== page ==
Today Mitch and I went on a really lovely trip to Malacca, or Melaka as it’s often spelled here. We went with one of my colleagues (from Australia) who had made friends with another expat (from the US) and his wife (from the Philippines) who have a daughter (born in Thailand). The couple has been living in Malaysia for four years and invited us out for the day. We’re getting quite sick of the neighborhood in which we currently live because we really need a car but don’t have one, so we were thrilled at the opportunity to go somewhere else for a few hours. One of the couple’s friends, who is Chinese Malay and a Seremban local, drove and acted as our tour guide along the hour and a half car ride. As today is Saturday, there was very little traffic.
Once we arrived in Malacca, we met up with another expat who is from South Africa and used to work in Seremban. She lives in Malacca now and showed us around. The day really was just a taste of Malacca; we went to see part of the old city center and the busy shopping area that is very popular with tourists. We also walked along the river, which was my favorite part, and climbed a hill to see all around the city and out to the Strait of Malacca. Mitch and I like history museums and exploring old, non-touristy areas, so we’ll definitely have to come back. We’ve been told that the night markets in Malacca are excellent and that the best way to experience them is to stay overnight or just plan to leave really late because the roads in the old city are closed after about 6pm.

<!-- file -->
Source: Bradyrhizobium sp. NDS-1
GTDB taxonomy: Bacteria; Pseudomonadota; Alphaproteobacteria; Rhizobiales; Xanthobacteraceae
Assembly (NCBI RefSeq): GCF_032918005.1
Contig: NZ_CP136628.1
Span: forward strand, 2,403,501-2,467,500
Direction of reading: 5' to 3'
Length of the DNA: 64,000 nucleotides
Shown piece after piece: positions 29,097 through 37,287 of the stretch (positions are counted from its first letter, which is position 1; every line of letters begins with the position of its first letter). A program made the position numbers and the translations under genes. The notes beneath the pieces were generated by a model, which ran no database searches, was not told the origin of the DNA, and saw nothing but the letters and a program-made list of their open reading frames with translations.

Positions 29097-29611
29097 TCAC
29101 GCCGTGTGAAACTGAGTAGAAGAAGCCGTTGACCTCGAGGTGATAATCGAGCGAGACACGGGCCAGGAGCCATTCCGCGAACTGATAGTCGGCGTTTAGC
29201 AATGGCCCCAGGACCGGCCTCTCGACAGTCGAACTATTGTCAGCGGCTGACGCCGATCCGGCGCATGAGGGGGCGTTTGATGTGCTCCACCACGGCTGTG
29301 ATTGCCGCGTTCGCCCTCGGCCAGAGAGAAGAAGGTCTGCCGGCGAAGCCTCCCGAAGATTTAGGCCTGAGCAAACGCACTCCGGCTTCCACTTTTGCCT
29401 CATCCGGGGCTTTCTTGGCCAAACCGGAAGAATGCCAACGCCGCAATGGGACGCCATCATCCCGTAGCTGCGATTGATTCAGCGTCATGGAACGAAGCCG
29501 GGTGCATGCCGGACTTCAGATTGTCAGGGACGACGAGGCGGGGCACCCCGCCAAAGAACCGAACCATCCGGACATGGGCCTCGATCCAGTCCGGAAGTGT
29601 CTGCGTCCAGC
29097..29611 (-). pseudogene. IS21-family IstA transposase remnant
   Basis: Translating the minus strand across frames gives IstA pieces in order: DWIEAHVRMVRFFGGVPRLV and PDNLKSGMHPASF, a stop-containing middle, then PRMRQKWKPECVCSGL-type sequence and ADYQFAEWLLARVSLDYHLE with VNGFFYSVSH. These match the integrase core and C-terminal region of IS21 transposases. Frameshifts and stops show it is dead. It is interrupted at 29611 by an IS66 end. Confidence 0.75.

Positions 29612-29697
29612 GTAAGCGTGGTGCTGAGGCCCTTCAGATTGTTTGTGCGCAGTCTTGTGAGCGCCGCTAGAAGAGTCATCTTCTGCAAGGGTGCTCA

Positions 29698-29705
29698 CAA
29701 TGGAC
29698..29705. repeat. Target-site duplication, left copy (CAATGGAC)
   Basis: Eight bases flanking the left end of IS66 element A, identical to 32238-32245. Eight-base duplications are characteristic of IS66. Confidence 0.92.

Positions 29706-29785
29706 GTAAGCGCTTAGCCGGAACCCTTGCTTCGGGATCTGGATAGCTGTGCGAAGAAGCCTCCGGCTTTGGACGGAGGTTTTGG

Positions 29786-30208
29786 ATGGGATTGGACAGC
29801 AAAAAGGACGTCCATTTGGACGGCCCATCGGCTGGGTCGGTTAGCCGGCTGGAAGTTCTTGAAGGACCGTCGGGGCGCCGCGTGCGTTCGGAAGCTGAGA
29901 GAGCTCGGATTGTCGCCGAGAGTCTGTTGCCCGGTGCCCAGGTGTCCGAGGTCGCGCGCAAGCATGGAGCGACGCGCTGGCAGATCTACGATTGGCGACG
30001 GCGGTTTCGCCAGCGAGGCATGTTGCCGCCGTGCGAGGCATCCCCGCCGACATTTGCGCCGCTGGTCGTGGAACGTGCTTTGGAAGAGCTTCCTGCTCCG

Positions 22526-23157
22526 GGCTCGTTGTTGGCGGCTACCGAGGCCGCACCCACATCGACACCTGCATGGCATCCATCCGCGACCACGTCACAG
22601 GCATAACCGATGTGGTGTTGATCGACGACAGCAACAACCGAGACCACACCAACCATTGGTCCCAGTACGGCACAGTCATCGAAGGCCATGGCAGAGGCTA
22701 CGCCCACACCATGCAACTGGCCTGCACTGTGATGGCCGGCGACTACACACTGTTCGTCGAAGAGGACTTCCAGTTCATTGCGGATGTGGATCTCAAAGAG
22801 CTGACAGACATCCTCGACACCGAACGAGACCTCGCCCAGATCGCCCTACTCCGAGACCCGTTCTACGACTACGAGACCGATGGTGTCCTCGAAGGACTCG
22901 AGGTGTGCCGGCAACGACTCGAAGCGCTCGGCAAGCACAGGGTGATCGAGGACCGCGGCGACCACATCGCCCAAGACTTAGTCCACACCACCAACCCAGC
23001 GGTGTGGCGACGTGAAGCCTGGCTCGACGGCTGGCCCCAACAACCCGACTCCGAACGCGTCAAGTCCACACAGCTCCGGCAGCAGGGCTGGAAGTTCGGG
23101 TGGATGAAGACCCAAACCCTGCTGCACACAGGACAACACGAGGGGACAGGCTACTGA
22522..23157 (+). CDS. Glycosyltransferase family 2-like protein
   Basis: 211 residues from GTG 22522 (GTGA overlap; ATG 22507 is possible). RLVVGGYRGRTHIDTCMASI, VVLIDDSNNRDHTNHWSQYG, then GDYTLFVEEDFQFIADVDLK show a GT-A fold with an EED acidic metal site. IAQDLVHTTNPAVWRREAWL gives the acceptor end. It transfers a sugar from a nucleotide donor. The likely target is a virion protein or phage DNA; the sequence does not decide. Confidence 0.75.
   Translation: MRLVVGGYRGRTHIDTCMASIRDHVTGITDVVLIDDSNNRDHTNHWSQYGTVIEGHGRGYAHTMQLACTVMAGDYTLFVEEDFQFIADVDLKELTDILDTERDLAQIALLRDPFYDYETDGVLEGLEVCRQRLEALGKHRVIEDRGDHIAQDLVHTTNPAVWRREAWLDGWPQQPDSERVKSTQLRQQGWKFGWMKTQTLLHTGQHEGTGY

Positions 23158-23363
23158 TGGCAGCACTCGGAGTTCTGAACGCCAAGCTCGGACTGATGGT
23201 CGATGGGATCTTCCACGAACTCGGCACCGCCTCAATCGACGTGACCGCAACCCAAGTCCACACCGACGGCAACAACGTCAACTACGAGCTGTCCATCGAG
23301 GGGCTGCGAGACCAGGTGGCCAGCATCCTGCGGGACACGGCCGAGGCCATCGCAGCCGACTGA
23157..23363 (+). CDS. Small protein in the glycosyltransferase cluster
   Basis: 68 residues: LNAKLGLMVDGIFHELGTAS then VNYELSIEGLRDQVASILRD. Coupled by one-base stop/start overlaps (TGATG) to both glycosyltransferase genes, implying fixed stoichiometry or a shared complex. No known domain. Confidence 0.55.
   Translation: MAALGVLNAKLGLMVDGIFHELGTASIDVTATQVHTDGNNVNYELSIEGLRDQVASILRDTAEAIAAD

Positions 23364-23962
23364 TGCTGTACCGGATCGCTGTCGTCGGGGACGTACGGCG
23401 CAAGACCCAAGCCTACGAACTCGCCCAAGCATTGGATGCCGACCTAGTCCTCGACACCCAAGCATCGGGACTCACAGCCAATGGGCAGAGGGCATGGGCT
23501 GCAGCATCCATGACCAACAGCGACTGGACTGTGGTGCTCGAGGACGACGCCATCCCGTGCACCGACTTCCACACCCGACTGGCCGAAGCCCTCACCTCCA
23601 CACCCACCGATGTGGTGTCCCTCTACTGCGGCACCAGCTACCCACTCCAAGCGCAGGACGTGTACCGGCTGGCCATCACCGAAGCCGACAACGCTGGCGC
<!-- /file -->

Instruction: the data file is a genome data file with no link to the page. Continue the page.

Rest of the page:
We also ate some really great food today. Our first stop upon arrival was an early lunch at a beautiful Western restaurant called Baboon House. As Malacca is very hot and relatively dry, the restaurant is built partially without a rooftop. It’s covered in plants and includes a fish pond and a turtle pond! (Take a look at the second and third photos below.) The best part about Baboon House, though, was that I had a real salad and Mitch had a real hamburger. Later in the afternoon we sampled artisan chocolate and nyonya food, both of which were excellent. Nyonya cuisine combines Chinese and Malay dishes and flavors and is an excellent example of my favorite Global History 9 concept – cultural diffusion.
Hope you enjoy the photo gallery of the day!